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College of Education and Human Development - George Mason University

2022 CAEP Annual Reporting

Reporting Measure  
Measure 1. Completer Effectiveness (Initial Licensure)

As noted in the AY19-20 reporting, AY20-21 continued to be impacted by the closing of schools after March 2020. Fairfax County Public Schools (FCPS), the main employer for Mason’s graduates, was fully remote from August 2020-March 2021. In March 2021, students, and teachers, were given the option of returning in-person or continuing virtual for the remainder of the school year. By offering these options, all classrooms switched to “concurrent” classrooms that included a mixture of both face-to-face and online students and teachers. For classrooms in which teachers selected to remain online, FCPS searched for “classroom monitors” for the in-school components.

FCPS, and all other school divisions, appropriately prioritized careful, measured steps to ensure the safety and health of all students, teachers, and staff. The EPP recognized the needs of the school divisions to focus on these issues, and the ongoing challenge of collecting teacher evaluation data that would accurately reflect how the EPP programs prepared candidates for the classroom.

As noted last year, the EPP did not contact local school divisions to collect anonymized and aggregated Teacher Performance Evaluation data on EPP completers. Over AY20-21, the EPP had hoped to restart this request, but felt again the request would be too burdensome for the school divisions, and that the data may not be valid or reliable for ongoing program evaluation. At the end of AY20-21, as the EPP began to study the new CAEP Workbook with the revised CAEP standards, and to reassess appropriate measures for R.4.1, and the guidance that “while the most recent three cycles of data must be provided as part of the accreditation review, in the course of a seven year accreditation cycle data will be representative of all programs…” The approach allows the EPP to consider more options. Previously the EPP had focused on collecting data results for all licensure programs, at all times. The EPP is reconsidering the smaller-scale approaches of case studies and focus groups to collect more concrete, in-depth qualitative information about how completers effectively contribute to P-12 student-learning growth and apply their knowledge. With the re-opening of the schools, observations and case studies can be arranged. With the increase in zooming, remote focus groups also can be considered without the need for travel and additional time considerations. A review of these options will continue into AY21-22.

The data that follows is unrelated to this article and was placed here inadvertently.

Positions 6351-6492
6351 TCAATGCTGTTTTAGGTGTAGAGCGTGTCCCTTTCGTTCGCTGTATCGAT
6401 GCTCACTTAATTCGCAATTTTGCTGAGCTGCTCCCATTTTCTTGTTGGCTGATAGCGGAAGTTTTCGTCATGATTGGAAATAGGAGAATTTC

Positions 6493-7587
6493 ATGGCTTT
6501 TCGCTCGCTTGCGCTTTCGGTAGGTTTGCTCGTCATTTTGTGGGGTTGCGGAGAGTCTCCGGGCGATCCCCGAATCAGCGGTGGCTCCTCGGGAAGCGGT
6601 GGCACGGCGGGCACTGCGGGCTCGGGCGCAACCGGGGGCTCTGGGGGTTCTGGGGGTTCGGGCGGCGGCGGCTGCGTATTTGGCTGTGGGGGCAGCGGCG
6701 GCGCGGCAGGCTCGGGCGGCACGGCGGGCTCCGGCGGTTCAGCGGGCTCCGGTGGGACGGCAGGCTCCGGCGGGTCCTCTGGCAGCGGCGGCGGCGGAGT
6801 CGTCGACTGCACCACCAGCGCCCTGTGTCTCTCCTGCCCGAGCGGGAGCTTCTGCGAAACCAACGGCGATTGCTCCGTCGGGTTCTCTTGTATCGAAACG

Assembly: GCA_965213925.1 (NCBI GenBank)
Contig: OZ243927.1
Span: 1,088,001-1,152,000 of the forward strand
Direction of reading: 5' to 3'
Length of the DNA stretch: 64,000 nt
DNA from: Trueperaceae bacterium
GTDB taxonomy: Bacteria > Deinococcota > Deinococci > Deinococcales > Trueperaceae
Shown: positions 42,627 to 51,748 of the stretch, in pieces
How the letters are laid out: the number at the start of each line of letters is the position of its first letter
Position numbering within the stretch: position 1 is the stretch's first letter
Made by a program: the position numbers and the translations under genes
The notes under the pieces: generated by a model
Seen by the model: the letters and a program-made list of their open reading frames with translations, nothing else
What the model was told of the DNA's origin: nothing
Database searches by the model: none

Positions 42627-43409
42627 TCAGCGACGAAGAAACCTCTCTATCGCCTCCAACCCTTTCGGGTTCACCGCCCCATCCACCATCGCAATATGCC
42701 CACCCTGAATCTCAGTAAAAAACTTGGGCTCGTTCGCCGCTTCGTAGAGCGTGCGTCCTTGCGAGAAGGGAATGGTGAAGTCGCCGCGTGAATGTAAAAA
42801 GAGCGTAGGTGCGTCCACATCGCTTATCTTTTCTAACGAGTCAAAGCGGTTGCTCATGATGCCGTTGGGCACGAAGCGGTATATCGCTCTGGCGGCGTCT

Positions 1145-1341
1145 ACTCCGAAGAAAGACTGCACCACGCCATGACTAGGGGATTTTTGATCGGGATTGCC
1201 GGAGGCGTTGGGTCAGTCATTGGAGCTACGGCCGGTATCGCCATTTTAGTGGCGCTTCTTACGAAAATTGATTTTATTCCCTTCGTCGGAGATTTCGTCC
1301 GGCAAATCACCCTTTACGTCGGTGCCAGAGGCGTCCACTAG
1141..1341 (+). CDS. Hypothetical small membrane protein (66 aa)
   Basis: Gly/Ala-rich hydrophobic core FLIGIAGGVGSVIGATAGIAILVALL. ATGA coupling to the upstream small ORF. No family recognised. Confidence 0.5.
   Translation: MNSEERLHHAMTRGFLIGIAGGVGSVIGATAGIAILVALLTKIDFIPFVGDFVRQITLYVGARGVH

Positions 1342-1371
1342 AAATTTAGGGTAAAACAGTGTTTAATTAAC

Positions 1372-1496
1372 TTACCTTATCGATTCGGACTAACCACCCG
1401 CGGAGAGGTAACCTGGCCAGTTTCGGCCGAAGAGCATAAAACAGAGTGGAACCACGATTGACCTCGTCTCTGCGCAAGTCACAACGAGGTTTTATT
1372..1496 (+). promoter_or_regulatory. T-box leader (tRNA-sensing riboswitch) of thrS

Measure 2 (Initial and Advanced): Satisfaction of employers and stakeholder involvement.

As noted in previous Annual Reports, in the Commonwealth of Virginia, there is no clear mechanism for collecting and sharing data across the state education agency, EPPs, and P-12 school divisions. Collection of accurate emails and post-graduation contact information is a continuous challenge. Additionally, in summer 2021, the EPP also learned of the retirement of a critical, long-term Virginia Department of Education senior official, as well as a long-serving, loved VDOE staff member who provided each Virginia EPP their completer list during summer months. Both of these changes greatly impacted the EPP’s ability to provide Virginia Education Assessment Collaborative (VEAC) ( with accurate completer lists and emails for completer satisfaction surveys.

In AY 19-20, VEAC launched the pilot completer survey and employer surveys, and again launched the same surveys again for AY20-21. VEAC partners submitted contact information for program completers to VEAC in January 2021. Initial recruitment for the survey was conducted on February 16, 2021 and was open with reminders through April 26, 2021.

Employer Satisfaction Data
As noted in the Initial Licensure Employer Survey VEAC Report, “for our 2020-2021 cycle, VEAC fielded the Employer Survey to employers of completers from 27 EPP Initial Standard 4 partners. Upon closing the survey in April 2021, VEAC collected 1,405 complete and partial responses (40% response rate)… For George Mason University, the EPP had a 39% response rate on the VEAC Employer Survey based on the total number of contacts submitted to VEAC minus the number of failed/bounced emails.”

Mason had more employers (107) than completers (33) complete the surveys. The EPP suspects have better emails for employers, and employers noting the value in the feedback, as a possible reason for the better response.

The average rated readiness by program completers for all EPPs in 2020-2021 was 4.52 (on a 1-5 scale). For George Mason University, the average overall satisfaction of Mason completers scored was marginally higher at 4.55, a significant change from the previous year at 4.26. Looking again at the interests of Technology and Diversity/Cultural Awareness, the Employer responses seems to equate to the completer responses”

Item H: Selects technologies, informed by research, to promote learning for all students.
Completer EPP Mean: 3.16 vs VEAC Mean: 3.27
Employer EPP Mean: 3.32 vs VEAC Mean: 3.37

Item I: Integrates technology into instructional materials.
Completer EPP Mean: 3.41 vs VEAC Mean: 3.38
Employer EPP Mean: 3.43 vs VEAC Mean: 3.44

Diversity and Cultural Awareness:
J. Brings multiple perspectives to instruction, including the learners' personal, family, and community experiences
Completer EPP Mean: 3.13 vs VEAC Mean: 3.02
Employer EPP Mean: 3.36 vs VEAC Mean: 3.32

K: Integrates diverse language and cultures into instruction to promote the value of multilingual / multicultural perspectives
Completer EPP Mean: 3.31 vs VEAC Mean: 3.32
Employer EPP Mean: 3.36 vs VEAC Mean: 3.25

In the open-ended responses, employers gave very few negative responses. There were numerous positive responses but one best summarized the overall responses: